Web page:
7 Fish to Eat That are Good for You

7 Fish to Eat That are Good for You

In order to receive the maximum health benefits from eating fish with the minimum amount of health risks, choose the right fish to eat. Not all fish are equally healthful, and some fish, are not that healthy at all. Some fish are known to be lower in mercury than others, but unless you have a list on you when you go to the grocers, this is not placed on the label.

Among the healthiest types of fish to eat are fresh unprocessed fish and shellfish. These also happen to be among the most versatile fish to cook.

Regardless of the type of fish you eat, always note its freshness to determine how good it may be for you. Smell any fish before you cook it or, if cooked by another person, after it is served. Fish should never have a “fishy” smell, but rather smell clean and briny. To maximize the health benefits from eating fish, always avoid overcooking or undercooking it and always eat it with other nutritious foods and side dishes. Many of the healthiest fish to eat also happen to be among the more sustainable fish to harvest, making it better for the environment as well.

  1. Albacore tuna from Canada and the U.S.

Albacore tuna from the U.S. or Canada is particularly healthy for us to eat, as it contains low levels of mercury and other contaminants. The process for catching this fish is typically good for the environment as well, as long as it is troll or pole caught. Much of the other albacore coming from elsewhere in the U.S. and Canada is also more healthful as it is farm-raised in accordance with mercury toxicity protection guidelines. Being raised in a controlled environment, this tuna is also free of other harmful potential contaminants. Other lower-mercury forms of tuna include light tuna and skipjack tuna. By contrast, avoid high quantities of ahi tuna and yellowfin.

  1. Atlantic Mackerel

Atlantic mackerel is among the healthiest form of mackerel for having a low content of environmental contaminants and a high content of omega-3 fatty acids. It is also a rich protein source, with a three-ounce filet of Atlantic mackerel providing 20 grams of protein. Purse seine fished Atlantic Mackerel caught in Canada or the U.S. is among the healthiest of all Atlantic mackerel. Due to the protection this fishing method affords the habitat for Atlantic mackerel, the fish bred in these waters tend to grow up bigger, stronger and healthier than their kind elsewhere. Mackerel can be high in mercury, so be sure to opt of Spanish mackerel or smaller sized types of mackerel.

  1. Cod

Cod is a white fish high in vitamin B-12, niacin and phosphorus. It is a low-fat food containing only a single gram of fat and under 90 calories per three-ounce portion. Yet it is also a high-protein food containing 15-20 grams of protein in that same-sized portion. Another healthy fish, commonly referred to as “black cod” despite not being a kind of cod at all, is stablefish. Stablefish is high in both vitamin A and D as well as essential fatty acids.

  1. Sardines

Sardines are considered a superfood, in part for offering the perfect combination of being low in mercury and high in omega-3 essential fatty acids. In fact, sardines contain more omega-3 fatty acids per serving than the same amount of tuna, salmon and nearly all other foods. Moreover, sardines are one of the only foods high in naturally-occurring vitamin D. Wild-caught Pacific sardines are among the healthiest sardines to eat. Be aware when purchasing sardines that you are actually purchasing real sardines, as many small fish in the herring family are mislabeled as sardines. While herring and anchovies are similarly healthy to sardines, they can also be served smoked, which heightens the sodium content.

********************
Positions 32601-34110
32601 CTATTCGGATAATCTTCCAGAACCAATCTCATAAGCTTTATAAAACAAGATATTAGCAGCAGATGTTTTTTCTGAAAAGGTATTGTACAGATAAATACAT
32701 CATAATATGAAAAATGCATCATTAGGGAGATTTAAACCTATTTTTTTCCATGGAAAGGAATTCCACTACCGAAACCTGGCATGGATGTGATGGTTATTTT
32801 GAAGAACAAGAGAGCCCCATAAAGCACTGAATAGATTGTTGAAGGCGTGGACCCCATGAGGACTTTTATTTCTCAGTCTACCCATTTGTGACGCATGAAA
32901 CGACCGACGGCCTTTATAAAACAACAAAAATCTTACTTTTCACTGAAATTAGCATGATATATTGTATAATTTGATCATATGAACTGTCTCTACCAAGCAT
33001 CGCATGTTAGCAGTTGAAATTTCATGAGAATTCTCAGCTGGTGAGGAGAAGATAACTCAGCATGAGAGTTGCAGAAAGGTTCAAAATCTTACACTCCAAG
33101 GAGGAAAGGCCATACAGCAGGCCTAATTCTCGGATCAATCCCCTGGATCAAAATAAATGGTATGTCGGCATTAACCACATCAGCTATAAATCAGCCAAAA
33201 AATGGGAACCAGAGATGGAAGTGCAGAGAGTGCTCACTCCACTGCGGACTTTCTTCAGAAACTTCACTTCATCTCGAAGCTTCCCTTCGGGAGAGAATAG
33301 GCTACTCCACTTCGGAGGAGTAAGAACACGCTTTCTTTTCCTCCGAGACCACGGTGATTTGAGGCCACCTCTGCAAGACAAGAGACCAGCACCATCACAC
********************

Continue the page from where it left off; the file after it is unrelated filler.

1. Salmon

Like sardines, salmon in general is low in mercury and high in omega-3 fatty acids. The Environmental Defense Fund suggests that the best salmon to eat is wild Alaskan salmon, whether fresh, frozen or canned, as it also contains little other environmental contaminants including lead. Wild Alaskan salmon sold in canned form is usually Alaskan pink or sockeye salmon, both of which are recommended. Also particularly beneficial among types of salmon is Coho salmon farmed in the U.S. in freshwater tanks.

Other farmed salmon may be high in parasites due to overcrowding of fish and could, consequently, contain large amounts of antibiotics used to combat those parasites. If a sign at the fish counter reads “tank-based” or “land-based” freshwater Coho salmon, you can feel confident that it is low in such environmental hazards. Conversely, salmon to avoid is Atlantic salmon farmed in pens, as they can be replete with diseases and parasites. Chinook salmon can be among the healthier varieties as well, so long as it is not New Zealand Chinook salmon farmed in net pens.

  1. Pollock

Wild Alaskan Pollock is high in protein and low in fat, containing only about 81 calories in a 100-gram serving. In addition to containing high quantities of B-12 and omega-3s, Pollock is also high in vitamin B-6. This is also a very versatile fish to cook with.

  1. Trout

Trout in general has a low-mercury and high-omega-3 content. Among the healthiest trout to eat is farmed-raised rainbow trout. Since trout farming is so highly regulated in the U.S., the amount of wild-caught trout that can be introduced into the ponds and raceways is restricted, as are the amounts of chemicals that can be used in the farming process. As such, U.S. farmed-raised freshwater rainbow trout also contains less environmental contaminants.

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By Admin